Why is it important for our customers to look at NEPS each year?
Each year at CCI we look at NEPS for every field that a grower plants of our product. This is important for a grower to see and understand how tillage, seed quality, soil conditions, and residue management affect their plant stand of corn. We then use all of this information that has been collected to help growers make changes to their operation and their farming methods to ensure that they are making progress on improving their profitability while improving their skills in the field.
Why are NEPS important for us at CCI to look at?
We use NEPS as a catalyst for change. There are over a 1,000 variables that go into raising a great crop. Most variables are out of our control, but as we often say, the person who controls the most variables that they actually have control over will always out produce their competition. As a company, we can control seed quality, and we do so with very stringent testing of our seed not only at our conditioners, but also once it enters our warehouse. Before a bag of our seed is delivered to a farmer, it has been tested a minimum of 3 times at 3 different labs to ensure that it is the highest quality seed.
Understanding the genetic makeup of the hybrid is key to placing it on the right piece of ground. The right hybrids on the right piece of ground are two factors that can help you take your yield to the next level. Here at Corn Capital Innovations, we pride ourselves in helping production experts as yourself take high quality seed and place it on the right acre in your field.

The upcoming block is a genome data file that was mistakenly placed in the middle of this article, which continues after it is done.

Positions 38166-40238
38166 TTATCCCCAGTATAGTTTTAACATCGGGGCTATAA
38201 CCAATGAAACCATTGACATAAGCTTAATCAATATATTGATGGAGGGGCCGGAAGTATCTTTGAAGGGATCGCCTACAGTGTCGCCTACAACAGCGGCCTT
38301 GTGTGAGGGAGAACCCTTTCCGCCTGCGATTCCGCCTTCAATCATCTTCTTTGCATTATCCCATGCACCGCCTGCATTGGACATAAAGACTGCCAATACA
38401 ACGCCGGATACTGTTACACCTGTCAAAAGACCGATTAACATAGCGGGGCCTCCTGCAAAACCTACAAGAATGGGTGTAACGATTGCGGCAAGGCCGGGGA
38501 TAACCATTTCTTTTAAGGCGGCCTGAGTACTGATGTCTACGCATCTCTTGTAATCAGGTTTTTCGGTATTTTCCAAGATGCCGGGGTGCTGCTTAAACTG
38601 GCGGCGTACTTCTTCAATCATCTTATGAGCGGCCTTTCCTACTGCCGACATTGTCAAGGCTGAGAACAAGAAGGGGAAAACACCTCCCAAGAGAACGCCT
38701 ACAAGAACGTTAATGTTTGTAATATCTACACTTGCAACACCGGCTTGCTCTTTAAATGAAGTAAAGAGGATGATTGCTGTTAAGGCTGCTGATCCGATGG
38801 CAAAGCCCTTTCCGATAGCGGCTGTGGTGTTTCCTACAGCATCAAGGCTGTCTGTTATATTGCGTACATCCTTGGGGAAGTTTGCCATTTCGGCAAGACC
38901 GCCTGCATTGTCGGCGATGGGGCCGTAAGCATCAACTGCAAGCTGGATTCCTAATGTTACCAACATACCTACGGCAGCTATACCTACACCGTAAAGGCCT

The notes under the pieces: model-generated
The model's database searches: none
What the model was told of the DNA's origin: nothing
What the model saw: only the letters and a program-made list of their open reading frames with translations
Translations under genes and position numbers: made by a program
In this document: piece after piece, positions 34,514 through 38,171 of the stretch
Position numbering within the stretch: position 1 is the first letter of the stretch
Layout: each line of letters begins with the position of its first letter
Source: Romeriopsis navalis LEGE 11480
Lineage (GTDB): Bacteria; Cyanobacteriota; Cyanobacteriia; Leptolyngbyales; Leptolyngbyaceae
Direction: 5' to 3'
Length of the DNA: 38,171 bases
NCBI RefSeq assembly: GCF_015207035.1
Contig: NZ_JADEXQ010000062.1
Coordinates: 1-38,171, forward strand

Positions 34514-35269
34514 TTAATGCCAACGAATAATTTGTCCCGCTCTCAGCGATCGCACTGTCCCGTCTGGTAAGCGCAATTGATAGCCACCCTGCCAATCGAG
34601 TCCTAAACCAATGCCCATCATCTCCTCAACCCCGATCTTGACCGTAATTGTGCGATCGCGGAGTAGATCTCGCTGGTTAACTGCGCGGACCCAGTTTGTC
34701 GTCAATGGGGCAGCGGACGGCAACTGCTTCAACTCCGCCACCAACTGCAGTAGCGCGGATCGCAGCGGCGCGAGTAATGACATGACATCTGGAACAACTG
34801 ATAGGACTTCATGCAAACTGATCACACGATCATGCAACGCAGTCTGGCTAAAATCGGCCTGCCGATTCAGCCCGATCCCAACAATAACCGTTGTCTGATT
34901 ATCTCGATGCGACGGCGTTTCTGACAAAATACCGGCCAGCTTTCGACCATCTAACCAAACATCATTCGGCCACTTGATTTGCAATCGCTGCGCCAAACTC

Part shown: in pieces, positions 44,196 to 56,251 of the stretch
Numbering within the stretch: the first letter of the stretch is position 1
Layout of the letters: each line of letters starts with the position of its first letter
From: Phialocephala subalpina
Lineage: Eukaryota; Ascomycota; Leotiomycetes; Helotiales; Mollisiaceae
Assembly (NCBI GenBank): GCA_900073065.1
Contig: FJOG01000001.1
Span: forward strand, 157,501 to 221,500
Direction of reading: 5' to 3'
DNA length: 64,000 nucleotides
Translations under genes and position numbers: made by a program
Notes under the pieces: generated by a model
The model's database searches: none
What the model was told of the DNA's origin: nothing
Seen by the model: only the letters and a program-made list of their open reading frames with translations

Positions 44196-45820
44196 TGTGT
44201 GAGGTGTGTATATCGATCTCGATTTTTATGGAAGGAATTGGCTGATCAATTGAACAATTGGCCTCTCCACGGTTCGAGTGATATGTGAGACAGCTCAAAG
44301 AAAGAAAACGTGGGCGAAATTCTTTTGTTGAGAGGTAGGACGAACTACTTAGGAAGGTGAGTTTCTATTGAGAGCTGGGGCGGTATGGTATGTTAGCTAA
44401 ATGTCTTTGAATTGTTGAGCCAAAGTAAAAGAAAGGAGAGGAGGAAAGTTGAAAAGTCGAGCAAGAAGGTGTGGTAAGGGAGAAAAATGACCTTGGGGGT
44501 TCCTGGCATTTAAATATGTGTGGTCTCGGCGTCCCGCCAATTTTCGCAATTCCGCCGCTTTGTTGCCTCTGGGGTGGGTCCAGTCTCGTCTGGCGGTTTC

Remember, everything that happens above ground starts below ground!
What did we see this year in the fields?
The 2014 growing season will be remembered in large part for the challenges that occurred in getting the crop planted in a challenging spring, as well as, the deluge of water that occurred in June. When we conducted our NEPS evaluations this year, here is what we saw:
Soil Conditions at planting time are the #1 dictator of yield
High full producing ear counts (best stands we have seen in the last 3 years)
Significant differences on vertical tillage versus field cultivators
Vertical tillage had a 2-3,000 full producing plants per acre advantage
The field cultivator smear layer kept the soil anaerobic longer than vertical tillage tools thus the plants suffered more seedling diseases as well as prohibited root development
Check out these pictures of what we were seeing in the field!
In agriculture, growing smarter begins with collecting knowledge from hands on experience and our agronomists can work with you to get the latest technology that’s right for your unique growing challenges.